Illinois Needs to Address Transportation Pollution—Not Widen I-55

Illinois has a transportation pollution problem. Expanding I-55 would only worsen it, putting vulnerable communities at risk.

Cars drive on I-55 heading to Chicago, with highway signs announcing exists for Damen Ave and Ashland Ave and for 90/94 expressways.

I-55 in Chicago is surrounded by communities like McKinley Park, Little Village, and Pilsen. Photo by Ken Lund via Flickr. CC BY-SA 2.0.

Illinois should invest in a transportation system that is equitable and increases access to vital services, cleaner air, public transit, and lower-cost transportation options than car ownership—not in widening roads or highways.

Unfortunately, the Illinois Legislature is considering a proposal that would add multiple managed toll lanes to Interstate 55 (I-55) leading into Chicago, a project that threatens to exacerbate existing air quality issues and environmental injustices.

Illinois’ transportation system is already a top driver of climate change and air pollution 

Our transportation system has major implications for climate, health, and equity. As the threat to our climate and our health from fossil fuel burning power plants has decreased, transportation has emerged as the top source of greenhouse gas emissions in Illinois.

Vehicles also emit dangerous air pollutants like particulate matter and nitrogen dioxide linked to increased illness and death. Pollution from diesel engines alone is projected to cause 400 early deaths, nearly 200 heart attacks and thousands of respiratory illnesses this year in Illinois. 

Vehicle pollution also creates health disparities. A new analysis by Northwestern University found that Chicago communities located near highways and neighborhoods on the city’s South and West sides are exposed to the highest concentrations of air pollution. A Union of Concerned Scientists analysis also found that Black and Latino Illinoisans breathe about 20 percent more particulate matter from tailpipe pollution than the average Illinois resident, while white Illinoisans are actually exposed to 13 percent less particulate matter pollution than average for the state. And, let’s not forget that there are many other sources of pollution that communities of color and low-income residents are bearing the brunt of, including corporate polluters like those that manufacture asphalt for highways.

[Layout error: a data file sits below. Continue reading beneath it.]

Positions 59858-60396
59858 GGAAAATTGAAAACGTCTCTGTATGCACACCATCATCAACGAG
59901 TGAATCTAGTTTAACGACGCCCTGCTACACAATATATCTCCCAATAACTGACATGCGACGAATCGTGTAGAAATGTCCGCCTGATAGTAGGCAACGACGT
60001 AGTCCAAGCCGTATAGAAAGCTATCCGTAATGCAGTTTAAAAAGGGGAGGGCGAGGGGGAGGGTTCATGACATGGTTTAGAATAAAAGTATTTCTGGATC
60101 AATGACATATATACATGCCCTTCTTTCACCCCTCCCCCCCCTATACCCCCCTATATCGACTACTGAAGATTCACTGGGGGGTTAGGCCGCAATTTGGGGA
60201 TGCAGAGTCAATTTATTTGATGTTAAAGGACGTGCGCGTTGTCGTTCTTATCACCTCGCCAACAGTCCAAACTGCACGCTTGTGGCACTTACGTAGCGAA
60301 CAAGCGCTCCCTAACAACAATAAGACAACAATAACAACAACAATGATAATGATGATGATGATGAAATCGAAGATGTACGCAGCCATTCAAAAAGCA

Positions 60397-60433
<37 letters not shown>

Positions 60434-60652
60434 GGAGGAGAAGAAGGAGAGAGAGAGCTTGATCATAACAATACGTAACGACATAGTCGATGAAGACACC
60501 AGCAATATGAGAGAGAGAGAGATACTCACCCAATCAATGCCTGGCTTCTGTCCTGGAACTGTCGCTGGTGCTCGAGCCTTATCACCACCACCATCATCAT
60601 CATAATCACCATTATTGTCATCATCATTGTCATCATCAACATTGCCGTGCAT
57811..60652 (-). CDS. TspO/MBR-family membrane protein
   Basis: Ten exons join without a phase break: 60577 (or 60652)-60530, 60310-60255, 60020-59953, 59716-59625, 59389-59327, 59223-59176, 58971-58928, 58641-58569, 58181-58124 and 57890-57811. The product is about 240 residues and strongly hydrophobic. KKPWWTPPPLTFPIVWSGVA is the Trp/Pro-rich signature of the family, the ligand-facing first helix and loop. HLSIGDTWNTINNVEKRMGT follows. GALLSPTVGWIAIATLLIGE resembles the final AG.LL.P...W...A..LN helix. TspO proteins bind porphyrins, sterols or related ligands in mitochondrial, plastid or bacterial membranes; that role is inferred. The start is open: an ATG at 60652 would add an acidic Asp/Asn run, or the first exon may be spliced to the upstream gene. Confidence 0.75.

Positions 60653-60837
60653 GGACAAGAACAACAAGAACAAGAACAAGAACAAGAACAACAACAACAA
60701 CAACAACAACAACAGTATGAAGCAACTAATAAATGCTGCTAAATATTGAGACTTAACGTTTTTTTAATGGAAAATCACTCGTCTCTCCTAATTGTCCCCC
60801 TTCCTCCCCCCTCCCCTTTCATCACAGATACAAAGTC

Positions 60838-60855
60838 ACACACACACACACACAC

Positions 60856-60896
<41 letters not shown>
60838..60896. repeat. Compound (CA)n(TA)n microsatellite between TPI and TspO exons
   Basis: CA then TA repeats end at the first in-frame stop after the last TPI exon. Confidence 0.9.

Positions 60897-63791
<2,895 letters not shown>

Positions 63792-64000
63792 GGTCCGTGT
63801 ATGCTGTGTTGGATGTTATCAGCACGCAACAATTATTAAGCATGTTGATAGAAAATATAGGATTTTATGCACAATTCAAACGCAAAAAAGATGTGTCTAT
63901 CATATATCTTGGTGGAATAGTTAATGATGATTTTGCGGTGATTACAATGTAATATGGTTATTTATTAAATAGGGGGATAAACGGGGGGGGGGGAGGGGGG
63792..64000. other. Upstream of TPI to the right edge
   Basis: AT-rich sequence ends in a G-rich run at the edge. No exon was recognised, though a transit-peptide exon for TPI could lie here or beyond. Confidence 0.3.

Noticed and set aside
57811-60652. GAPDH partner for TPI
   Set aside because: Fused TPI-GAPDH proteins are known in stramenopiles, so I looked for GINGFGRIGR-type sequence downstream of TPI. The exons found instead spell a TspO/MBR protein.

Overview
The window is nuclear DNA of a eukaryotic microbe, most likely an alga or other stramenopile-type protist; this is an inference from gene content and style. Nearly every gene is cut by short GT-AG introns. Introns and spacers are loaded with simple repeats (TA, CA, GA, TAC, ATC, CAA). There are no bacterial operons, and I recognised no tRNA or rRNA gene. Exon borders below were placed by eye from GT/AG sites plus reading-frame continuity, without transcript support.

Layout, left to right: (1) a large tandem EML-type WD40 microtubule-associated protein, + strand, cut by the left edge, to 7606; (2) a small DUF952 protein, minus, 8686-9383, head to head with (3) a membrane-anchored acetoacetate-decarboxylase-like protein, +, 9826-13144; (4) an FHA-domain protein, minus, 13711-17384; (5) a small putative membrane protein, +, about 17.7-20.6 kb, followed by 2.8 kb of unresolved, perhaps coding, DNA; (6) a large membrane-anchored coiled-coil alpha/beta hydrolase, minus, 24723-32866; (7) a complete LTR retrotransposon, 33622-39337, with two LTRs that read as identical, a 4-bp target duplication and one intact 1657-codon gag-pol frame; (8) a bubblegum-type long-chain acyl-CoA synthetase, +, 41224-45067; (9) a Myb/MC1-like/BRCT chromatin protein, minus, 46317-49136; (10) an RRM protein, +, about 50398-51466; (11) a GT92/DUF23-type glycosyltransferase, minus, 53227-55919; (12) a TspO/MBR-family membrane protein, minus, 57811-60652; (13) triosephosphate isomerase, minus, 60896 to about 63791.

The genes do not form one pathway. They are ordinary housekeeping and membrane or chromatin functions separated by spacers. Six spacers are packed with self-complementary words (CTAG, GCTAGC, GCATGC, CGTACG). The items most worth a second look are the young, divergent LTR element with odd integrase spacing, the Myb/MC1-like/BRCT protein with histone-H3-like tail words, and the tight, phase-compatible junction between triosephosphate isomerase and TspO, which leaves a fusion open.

Map showing average annual particulate matter pollution from vehicles in the Chicago region, with pollution exposure increasing the closer you get to Chicago.

Average Annual PM2.5 from on-road vehicles in Chicago area


OpenStreetMap contributors and the GIS User Community

We need a new vision for our transportation system that prioritizes health, community benefits, economic development, affordability, accessibility, and public transit. That means investing in ways Illinoisans can get around without relying on a ten-lane highway.

Expanding Illinois highways would exacerbate our climate and air pollution problem

Adding lanes to our state’s highways would increase greenhouse gas emissions, undermining the state’s goals to protect our climate. Highway expansions also put already overburdened environmental justice communities that live alongside them at risk.